When in debt, shy away from credit? That may just be the case with millennials.
With the continued rise of student loans, debt isn't new to this generation. According to the 2015 Graduating Student Survey by the Canadian University Survey Consortium, the average student in Canada owes $27,000 and growing. And while credit card arrears in the US added up to around $917.7 billion in 2015 the country is experiencing an all-time-high $1.2 trillion student loan debt owed.
Yes, millennials carry debt, but they're seemingly cautious about the kind of debt they carry.
Graduation often means the start of years of student debt repayment. And then, factor in the loans accumulated to purchase a home and a car, get married, and have children. It's no wonder, then, that this generation may be guarded about using credit cards. They're not as quick as generations before them to sign up. Perhaps this is because they learned how the financial crisis of 2008 affected their parents' financial portfolios and they're determined not to experience such a devastating impact themselves.
The millennial payment method of choice isn't a credit card.
According to this article, one survey showed that 63% of adults aged 18-29 didn't have a single credit card, while another 23% had one only Visa or Mastercard. The article goes on to point out that the holiday spending season can be the perfect time for millennials to learn how to use credit cards wisely, but I'd suspect they could do it at much less impulsive times of year.
Stats show that millennials prefer to use debit cards to credit cards for their purchases. Millennials are the first generation to grow up with debit cards, which may explain this pattern. Several findings prove that this generation isn't fond of credit products. The reasons for this may be many, but the top may be controlling spending and fear of debt. This lack and hesitance to use a credit card among millennials is causing them more harm than good in the long run.
Consumers, especially millennials, are better off using credit for purchases than relying on their debit card. This Time Magazine article points out why millennials should seriously think about changing their purchase behaviours. Reasons include safeguarding against fraud, creating credit history, and rewards that many credit cards provide.
Missing out on credit advantages
According to a recent NerdWallet study, millennials have the lowest average credit score of any other generation. As pointed out in the Financial Post, the average millennial credit score is 625. Twenty-eight per cent of millennials are ranked below 579. In terms of credit scores, anything above 660 out of 850 is considered good. In the long run, not using credit cards and not building credit will hurt this generation rather than help them. A solid credit score is absolutely necessary to rent an apartment, purchase a home, and get the best insurance rate or a loan. These are all factors millennials need to seriously consider as they move on to these milestones in their lives.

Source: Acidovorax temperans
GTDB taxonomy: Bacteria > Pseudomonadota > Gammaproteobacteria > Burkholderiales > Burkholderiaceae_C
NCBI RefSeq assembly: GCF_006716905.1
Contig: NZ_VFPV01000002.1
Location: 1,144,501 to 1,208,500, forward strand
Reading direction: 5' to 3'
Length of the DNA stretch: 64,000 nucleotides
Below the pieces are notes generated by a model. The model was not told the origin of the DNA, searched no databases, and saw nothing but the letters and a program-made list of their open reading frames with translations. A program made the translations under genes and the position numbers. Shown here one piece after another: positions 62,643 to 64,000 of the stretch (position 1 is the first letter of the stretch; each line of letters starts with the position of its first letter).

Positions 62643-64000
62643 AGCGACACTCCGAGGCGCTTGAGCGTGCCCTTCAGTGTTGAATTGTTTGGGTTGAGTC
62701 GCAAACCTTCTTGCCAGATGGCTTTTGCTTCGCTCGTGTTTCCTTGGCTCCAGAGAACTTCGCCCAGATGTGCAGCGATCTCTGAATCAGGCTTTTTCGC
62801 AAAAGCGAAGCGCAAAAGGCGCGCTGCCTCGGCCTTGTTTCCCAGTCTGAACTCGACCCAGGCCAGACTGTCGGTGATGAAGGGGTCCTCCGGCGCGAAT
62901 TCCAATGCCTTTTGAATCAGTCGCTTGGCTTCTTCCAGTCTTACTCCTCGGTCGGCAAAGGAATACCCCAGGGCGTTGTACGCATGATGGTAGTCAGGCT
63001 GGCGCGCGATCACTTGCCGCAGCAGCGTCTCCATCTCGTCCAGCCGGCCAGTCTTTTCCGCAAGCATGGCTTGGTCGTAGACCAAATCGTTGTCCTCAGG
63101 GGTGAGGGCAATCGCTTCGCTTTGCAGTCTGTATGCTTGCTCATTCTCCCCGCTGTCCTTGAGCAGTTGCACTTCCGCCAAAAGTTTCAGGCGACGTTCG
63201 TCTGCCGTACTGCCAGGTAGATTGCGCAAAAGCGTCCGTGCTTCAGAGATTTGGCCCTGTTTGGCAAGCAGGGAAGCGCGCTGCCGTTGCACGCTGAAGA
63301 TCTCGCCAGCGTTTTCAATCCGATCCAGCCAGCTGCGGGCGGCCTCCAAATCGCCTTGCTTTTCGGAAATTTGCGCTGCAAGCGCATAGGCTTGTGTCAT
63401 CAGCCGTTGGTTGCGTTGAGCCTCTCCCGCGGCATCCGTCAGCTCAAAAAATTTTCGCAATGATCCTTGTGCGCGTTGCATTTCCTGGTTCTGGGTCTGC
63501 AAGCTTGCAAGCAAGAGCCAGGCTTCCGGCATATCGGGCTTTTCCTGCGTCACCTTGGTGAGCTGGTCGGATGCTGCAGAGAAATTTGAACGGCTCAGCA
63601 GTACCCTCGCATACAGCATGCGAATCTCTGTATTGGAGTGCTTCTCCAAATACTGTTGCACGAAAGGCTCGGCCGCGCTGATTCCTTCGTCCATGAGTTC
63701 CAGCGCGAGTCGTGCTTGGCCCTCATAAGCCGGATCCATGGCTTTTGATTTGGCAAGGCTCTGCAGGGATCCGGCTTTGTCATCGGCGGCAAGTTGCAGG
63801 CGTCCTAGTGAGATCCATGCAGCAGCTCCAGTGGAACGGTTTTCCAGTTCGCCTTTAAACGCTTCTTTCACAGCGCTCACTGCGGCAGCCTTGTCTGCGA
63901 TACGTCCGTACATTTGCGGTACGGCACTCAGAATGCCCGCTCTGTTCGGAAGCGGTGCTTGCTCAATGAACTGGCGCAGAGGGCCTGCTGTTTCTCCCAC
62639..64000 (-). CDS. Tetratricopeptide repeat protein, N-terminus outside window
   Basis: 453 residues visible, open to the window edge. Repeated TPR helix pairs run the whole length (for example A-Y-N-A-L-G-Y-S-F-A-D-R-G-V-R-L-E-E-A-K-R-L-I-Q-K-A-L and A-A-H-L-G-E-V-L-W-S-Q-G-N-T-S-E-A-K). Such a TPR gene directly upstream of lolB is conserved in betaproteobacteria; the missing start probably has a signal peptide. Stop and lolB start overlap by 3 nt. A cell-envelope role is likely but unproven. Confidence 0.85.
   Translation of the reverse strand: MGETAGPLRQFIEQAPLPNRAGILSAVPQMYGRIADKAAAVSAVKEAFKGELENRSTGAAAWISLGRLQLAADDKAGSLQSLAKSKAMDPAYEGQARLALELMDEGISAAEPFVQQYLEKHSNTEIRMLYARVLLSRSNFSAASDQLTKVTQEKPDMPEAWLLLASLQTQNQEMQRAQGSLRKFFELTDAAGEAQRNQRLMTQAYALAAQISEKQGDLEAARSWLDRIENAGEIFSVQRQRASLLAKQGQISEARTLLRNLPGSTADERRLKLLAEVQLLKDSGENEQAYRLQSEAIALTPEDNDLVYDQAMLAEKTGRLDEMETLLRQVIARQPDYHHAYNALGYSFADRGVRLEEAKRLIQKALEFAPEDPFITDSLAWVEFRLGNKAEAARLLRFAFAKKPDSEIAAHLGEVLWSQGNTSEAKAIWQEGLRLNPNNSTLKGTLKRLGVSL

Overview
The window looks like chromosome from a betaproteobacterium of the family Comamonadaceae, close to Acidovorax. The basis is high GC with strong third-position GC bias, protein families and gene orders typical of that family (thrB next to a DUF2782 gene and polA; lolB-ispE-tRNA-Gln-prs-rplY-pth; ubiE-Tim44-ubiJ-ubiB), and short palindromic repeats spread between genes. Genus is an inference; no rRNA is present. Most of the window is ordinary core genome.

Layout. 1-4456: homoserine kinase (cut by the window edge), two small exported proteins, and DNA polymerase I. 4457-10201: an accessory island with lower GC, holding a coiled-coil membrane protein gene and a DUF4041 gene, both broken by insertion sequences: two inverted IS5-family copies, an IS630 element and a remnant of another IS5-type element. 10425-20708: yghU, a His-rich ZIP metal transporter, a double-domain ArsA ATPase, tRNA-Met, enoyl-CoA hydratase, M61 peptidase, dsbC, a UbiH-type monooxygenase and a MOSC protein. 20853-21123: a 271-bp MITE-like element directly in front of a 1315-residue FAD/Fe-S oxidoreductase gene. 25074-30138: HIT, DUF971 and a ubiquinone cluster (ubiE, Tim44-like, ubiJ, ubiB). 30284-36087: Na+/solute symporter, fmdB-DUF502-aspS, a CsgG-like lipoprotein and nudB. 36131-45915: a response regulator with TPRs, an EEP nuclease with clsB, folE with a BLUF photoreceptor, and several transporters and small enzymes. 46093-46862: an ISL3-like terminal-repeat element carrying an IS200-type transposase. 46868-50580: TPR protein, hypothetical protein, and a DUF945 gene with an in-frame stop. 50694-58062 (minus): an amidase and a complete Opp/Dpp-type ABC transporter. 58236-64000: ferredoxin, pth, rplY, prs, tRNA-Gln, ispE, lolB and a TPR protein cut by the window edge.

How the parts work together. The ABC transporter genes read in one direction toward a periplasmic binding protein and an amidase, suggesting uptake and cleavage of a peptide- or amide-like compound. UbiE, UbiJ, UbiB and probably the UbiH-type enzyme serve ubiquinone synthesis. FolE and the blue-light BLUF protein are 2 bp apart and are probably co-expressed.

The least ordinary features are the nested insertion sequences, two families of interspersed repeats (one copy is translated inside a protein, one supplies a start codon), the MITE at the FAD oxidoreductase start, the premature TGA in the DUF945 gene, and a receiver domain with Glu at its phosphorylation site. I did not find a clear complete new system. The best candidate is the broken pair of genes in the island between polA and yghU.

Using credit cards on the other hand also needs to be done so responsibly. The last thing anyone wants, especially money-conscious millennials is debt and poor credit score. There are ways to use credit cards to one's advantage and doing so without hurting credit score and financial health. This article points out some important tips on how millennials can be responsible when using their credit cards.
With preference to use debit cards to pay for purchases, credit card companies need to find new ways to communicate with millennials to convince them why getting and using credit cards is in their best interest. Both Mastercard and Visa are already experimenting with new methods to attract millennials. Alternative methods of paying for goods and services will soon be put into place. With applications like Google Wallet and Apple Pay, it seems much more likely that millennials will get onboard, but these credit gadgets are going to solve the fear of debt.
Instead, they need champions and influencers to communicate the benefits of credit and the knowledge to avoid the pitfalls. Companies have a great opportunity in this regard, but they have to remember to stay transparent, meaning all the fine print also has to be front and centre. There's nothing worse than millennials finding out you didn't bring important information to the surface.
Millennials don't have long standing relationships with brands in the traditional categories like mortgages, insurance, automotive, etc., so they may not realize how important having a credit rating can be when the time finally comes to buy a house or a minivan for their family.
Simply being able to use a credit card is not going to be enough for this generation. They will want to be vigilant about how they use it to their advantage. Given the status of using a card well (for example getting enough points for an exclusive experience), it should be a slam-dunk to make credit a part of their lives. This generation is careful about accumulating any more debt than they need to. They need to understand the benefits of credit card ownership and appreciate it as a tool that will help their financial future, not hinder it.
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